Saturday, 22 February 2014

"The ALL-NEW, improved Itchen Bridge!" ..but is it?

We were lead to believe this would be a Dutch design and would improve safety for cyclists using what is most likely the most traveled road in Southampton by bike. However I have read people like David Hembrow make (justified) critique, and the paint on the ground is nothing like the original plans I personally saw.

In fact the layout seems to have gone through a number of changes. ASLs have been removed from the design, leaving instead an extended cycle lane "wedge" or "finger" that protrudes by the lights.

The cycle lane also seems slightly more narrow than expected. If traffic snarls up, and it often does along here, there is still no way to get past a slower rider. Not every rider is as fast, even I have my slow days and its nice to be able to let faster riders through. The lanes at the lights, coming off the Itchen Bridge and over from Central Bridge seem different to how I remember the original design. There are now two, and in practice buses struggle to fit in the left hand lane when traffic is waiting to turn right - having buses and even small lorries overhanging into the cycle lane is both frightening and dangerous.

The slight swerve towards the left as you approach isn't ideal, though riding through the actual lights feels a little more manageable from bridge to bridge.

Riding past the bus stops has been dealt with the provision of a channel and an island for the passengers to wait on. The idea being that they can treat it like a road before crossing to the bus' doors. However as I found when monitoring this today, yesterday and last weekend when it opened - pedestrians both stand and walk IN the cycle lane making it useless. This means cyclists either have to ask people to move, or use the main carriageway.

Yesterday afternoon several riders had to stop and divert from the mouth you see in the photo above as a man had chosen to stand there with his back to the traffic and shout down his mobile phone. He refused to move, or even acknowledge the existence of riders.

Another problem with this channel approach is the horrendous "speed bump" they have installed in the middle. My understanding is that the Dutch don't do this, they put in dropped kerbs instead. There is a potential for a big puddle and an accumulation of rubbish at the exit, too.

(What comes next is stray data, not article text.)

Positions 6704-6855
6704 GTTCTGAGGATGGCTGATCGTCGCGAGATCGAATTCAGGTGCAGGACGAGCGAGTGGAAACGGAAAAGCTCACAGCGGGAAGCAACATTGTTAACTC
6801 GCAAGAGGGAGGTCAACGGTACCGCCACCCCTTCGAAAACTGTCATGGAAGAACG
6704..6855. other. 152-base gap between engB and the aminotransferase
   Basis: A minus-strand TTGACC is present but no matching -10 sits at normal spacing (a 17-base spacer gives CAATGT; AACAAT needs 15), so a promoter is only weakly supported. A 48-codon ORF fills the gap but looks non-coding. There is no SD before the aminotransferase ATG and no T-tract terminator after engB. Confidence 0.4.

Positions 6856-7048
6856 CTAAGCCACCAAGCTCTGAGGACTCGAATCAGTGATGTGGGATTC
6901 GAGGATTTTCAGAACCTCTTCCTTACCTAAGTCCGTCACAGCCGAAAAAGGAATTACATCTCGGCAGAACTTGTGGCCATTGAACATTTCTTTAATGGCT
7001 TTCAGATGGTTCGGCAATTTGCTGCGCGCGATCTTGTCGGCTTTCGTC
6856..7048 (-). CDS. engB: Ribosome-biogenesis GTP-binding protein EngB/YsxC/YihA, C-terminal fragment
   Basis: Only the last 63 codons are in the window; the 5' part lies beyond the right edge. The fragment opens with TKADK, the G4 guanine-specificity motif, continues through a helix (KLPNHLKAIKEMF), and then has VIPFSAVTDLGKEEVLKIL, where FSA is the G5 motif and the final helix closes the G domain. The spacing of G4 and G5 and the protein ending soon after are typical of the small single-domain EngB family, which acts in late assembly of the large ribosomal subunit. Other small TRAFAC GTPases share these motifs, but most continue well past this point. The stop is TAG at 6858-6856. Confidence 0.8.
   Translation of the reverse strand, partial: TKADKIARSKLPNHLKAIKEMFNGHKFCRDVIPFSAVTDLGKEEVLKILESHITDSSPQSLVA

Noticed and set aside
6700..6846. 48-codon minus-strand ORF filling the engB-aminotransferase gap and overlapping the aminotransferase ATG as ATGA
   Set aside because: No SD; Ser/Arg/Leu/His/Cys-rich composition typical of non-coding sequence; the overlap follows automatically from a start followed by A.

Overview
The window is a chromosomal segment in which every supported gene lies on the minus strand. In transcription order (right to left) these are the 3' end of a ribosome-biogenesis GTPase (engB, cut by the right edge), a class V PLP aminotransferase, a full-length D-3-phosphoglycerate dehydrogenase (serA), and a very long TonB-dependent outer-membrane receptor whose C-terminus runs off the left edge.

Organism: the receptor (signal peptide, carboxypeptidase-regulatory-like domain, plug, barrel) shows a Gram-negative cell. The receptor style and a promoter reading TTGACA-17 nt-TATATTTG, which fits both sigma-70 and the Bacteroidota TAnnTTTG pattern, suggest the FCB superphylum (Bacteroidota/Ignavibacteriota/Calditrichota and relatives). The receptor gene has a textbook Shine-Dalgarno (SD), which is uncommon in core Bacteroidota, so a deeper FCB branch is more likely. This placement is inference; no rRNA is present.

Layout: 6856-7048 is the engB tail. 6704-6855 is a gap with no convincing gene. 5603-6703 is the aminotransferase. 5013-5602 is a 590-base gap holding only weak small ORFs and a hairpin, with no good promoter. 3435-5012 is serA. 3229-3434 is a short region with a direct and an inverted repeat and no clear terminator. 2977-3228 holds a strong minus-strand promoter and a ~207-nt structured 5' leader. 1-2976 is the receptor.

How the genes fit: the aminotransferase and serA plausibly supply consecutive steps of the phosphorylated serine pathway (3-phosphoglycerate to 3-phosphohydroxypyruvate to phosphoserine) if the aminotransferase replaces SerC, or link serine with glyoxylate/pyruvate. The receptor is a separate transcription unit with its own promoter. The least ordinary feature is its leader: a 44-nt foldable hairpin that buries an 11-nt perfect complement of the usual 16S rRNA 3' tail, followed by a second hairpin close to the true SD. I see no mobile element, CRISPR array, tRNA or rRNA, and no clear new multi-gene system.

The green surfacing used feels a little loose and crunchy under both my racing tyres, and the more knobbly CX tyre I use on the other bike. If it is coming loose it wont last very long and will become bumpy like the surfacing on the underpass under Castle Way.

Forest Cyclist has made a short video testing out the new design here:


  1. The geometry of the two-step turn intersections reminds me a lot of those I encountered in copenhagen at every main intersection there. I'm sure you've seen examples, but like 6:51 in this video... If done right, I find they're fine. Not like the tfl example where there seems to be quite the long loop required, although I haven't tried it myself.

    And they've certainly caught on in a lot of north american cities, sometimes termed the "Launch pad". One example in vancouver at 0:10

    And interesting to see the light green paint, all the green paint example I've seen from the UK have always been dark green. It's supposidly quite grippy if the right material, at least the kind we have in vancouver is, even when wet it's better than just the plain road.

  2. Having stood and observed traffic for twenty minutes this morning, I'm amazed at how many times I could utter 'S**T' and 'C**P'. A monumentally poor piece of design that appears to have been done by a six year old with a green marker pen. Sadly there'll be a dead cyclist here soon.